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Chapter 4 Digital Transmission

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Chapter 4 Digital Transmission. 4-1 DIGITAL-TO-DIGITAL CONVERSION.

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Presentation Transcript
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Chapter 4

Digital Transmission

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4-1 DIGITAL-TO-DIGITAL CONVERSION

In this section, we see how we can represent digital data by using digital signals. The conversion involves three techniques: line coding, block coding, and scrambling. Line coding is always needed; block coding and scrambling may or may not be needed.

Topics discussed in this section:

Line Coding

Line Coding SchemesBlock Coding

Scrambling

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Example 4.1

A signal is carrying data in which one data element is encoded as one signal element ( r = 1). If the bit rate is 100 kbps, what is the average value of the baud rate if c is between 0 and 1?

Solution

We assume that the average value of c is 1/2 . The baud rate is then

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Note

Although the actual bandwidth of a digital signal is infinite, the effective bandwidth is finite.

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Example 4.2

The maximum data rate of a channel (see Chapter 3) is Nmax = 2 × B × log2 L (defined by the Nyquist formula). Does this agree with the previous formula for Nmax?

Solution

A signal with L levels actually can carry log2L bits per level. If each level corresponds to one signal element and we assume the average case (c = 1/2), then we have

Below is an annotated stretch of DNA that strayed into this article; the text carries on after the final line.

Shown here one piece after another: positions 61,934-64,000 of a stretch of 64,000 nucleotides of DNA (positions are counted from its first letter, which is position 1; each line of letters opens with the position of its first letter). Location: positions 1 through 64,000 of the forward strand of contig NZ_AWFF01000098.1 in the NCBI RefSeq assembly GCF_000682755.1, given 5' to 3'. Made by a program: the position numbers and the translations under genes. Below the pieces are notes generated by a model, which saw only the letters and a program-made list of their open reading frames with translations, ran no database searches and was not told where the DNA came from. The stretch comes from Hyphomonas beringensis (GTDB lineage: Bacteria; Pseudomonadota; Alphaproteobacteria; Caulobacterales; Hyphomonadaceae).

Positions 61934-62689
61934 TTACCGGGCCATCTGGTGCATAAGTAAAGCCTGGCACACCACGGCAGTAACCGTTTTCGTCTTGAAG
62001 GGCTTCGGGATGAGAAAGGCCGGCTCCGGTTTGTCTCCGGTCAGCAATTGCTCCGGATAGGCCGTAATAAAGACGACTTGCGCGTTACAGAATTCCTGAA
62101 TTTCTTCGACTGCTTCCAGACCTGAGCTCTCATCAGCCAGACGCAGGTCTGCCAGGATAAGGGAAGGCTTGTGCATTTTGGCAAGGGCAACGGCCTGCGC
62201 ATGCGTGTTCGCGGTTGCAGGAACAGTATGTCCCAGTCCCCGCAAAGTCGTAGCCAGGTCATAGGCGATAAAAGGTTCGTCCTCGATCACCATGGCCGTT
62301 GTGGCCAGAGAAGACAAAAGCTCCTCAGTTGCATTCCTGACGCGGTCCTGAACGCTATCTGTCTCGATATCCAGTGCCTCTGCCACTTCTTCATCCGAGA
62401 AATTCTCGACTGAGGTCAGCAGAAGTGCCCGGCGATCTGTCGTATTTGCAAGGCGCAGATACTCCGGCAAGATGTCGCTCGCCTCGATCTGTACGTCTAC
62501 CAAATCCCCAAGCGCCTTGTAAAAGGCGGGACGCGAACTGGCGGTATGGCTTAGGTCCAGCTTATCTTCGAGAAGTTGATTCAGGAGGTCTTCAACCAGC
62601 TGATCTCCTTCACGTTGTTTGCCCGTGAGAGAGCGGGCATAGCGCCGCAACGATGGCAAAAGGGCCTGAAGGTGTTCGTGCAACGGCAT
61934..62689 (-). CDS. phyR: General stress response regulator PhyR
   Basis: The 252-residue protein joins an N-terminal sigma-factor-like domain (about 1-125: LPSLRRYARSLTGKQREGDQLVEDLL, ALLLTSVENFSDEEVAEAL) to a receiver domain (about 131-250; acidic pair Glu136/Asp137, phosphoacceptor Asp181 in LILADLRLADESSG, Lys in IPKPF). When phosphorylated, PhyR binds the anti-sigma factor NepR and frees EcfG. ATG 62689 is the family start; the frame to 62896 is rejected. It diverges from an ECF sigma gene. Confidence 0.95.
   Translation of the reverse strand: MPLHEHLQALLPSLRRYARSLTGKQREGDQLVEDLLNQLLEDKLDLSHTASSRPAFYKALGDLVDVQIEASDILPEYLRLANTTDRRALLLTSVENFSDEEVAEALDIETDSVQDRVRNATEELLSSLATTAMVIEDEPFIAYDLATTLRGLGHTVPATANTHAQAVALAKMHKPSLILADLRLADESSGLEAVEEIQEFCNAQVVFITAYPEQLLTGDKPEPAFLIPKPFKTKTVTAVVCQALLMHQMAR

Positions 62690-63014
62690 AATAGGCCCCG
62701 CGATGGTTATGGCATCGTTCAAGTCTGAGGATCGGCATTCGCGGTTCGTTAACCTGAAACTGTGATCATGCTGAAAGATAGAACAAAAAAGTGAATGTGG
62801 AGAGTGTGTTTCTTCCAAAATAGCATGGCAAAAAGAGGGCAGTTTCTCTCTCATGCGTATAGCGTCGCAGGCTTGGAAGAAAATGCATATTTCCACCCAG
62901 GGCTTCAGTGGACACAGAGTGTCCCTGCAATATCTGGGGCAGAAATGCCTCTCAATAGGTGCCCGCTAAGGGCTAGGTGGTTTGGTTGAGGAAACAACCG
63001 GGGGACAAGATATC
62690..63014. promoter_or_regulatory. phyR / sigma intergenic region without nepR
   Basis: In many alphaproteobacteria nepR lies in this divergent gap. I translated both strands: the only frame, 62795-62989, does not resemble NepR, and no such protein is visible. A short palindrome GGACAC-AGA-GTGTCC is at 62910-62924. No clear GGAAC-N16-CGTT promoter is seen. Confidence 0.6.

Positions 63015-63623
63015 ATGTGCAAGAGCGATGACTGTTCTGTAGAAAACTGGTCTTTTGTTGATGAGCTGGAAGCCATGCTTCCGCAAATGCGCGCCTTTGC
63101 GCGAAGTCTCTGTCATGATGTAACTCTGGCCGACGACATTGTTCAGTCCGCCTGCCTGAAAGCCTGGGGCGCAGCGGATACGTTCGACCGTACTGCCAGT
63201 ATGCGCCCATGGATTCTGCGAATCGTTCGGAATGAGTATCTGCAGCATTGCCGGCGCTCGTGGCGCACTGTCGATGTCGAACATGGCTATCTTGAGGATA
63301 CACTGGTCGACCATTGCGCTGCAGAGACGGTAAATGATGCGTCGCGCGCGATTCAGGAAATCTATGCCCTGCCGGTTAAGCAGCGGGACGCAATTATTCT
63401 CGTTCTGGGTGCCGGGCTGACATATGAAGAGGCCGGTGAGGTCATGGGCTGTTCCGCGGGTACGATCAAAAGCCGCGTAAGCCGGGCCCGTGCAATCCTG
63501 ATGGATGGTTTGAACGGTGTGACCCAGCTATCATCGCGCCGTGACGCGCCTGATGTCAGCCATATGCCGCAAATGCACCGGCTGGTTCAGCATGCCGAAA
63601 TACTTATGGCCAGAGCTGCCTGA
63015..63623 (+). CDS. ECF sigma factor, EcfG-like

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Example 4.3

In a digital transmission, the receiver clock is 0.1 percent faster than the sender clock. How many extra bits per second does the receiver receive if the data rate is 1 kbps? How many if the data rate is 1 Mbps?

Solution

At 1 kbps, the receiver receives 1001 bps instead of 1000 bps.

At 1 Mbps, the receiver receives 1,001,000 bps instead of 1,000,000 bps.

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Note

In NRZ-L the level of the voltage determines the value of the bit. In NRZ-I the inversion or the lack of inversion determines the value of the bit.

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Note

NRZ-L and NRZ-I both have an average signal rate of N/2 Bd.

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Note

NRZ-L and NRZ-I both have a DC component problem.

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Example 4.4

A system is using NRZ-I to transfer 10-Mbps data. What are the average signal rate and minimum bandwidth?

Solution

The average signal rate is S = N/2 = 500 kbaud. The minimum bandwidth for this average baud rate is Bmin = S = 500 kHz.

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Note

In Manchester and differential Manchester encoding, the transition

at the middle of the bit is used for synchronization.

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Note

The minimum bandwidth of Manchester and differential Manchester is 2 times that of NRZ.

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Note

In bipolar encoding, we use three levels: positive, zero, and negative.

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Note

In mBnL schemes, a pattern of m data elements is encoded as a pattern of n signal elements in which 2m ≤ Ln.

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Note

Block coding is normally referred to as mB/nB coding;

it replaces each m-bit group with an n-bit group.

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Example 4.5

We need to send data at a 1-Mbps rate. What is the minimum required bandwidth, using a combination of 4B/5B and NRZ-I or Manchester coding?

Solution

First 4B/5B block coding increases the bit rate to 1.25 Mbps. The minimum bandwidth using NRZ-I is N/2 or 625 kHz. The Manchester scheme needs a minimum bandwidth of 1 MHz. The first choice needs a lower bandwidth, but has a DC component problem; the second choice needs a higher bandwidth, but does not have a DC component problem.

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Note

B8ZS substitutes eight consecutive zeros with 000VB0VB.

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Note

HDB3 substitutes four consecutive zeros with 000V or B00V depending

on the number of nonzero pulses after the last substitution.

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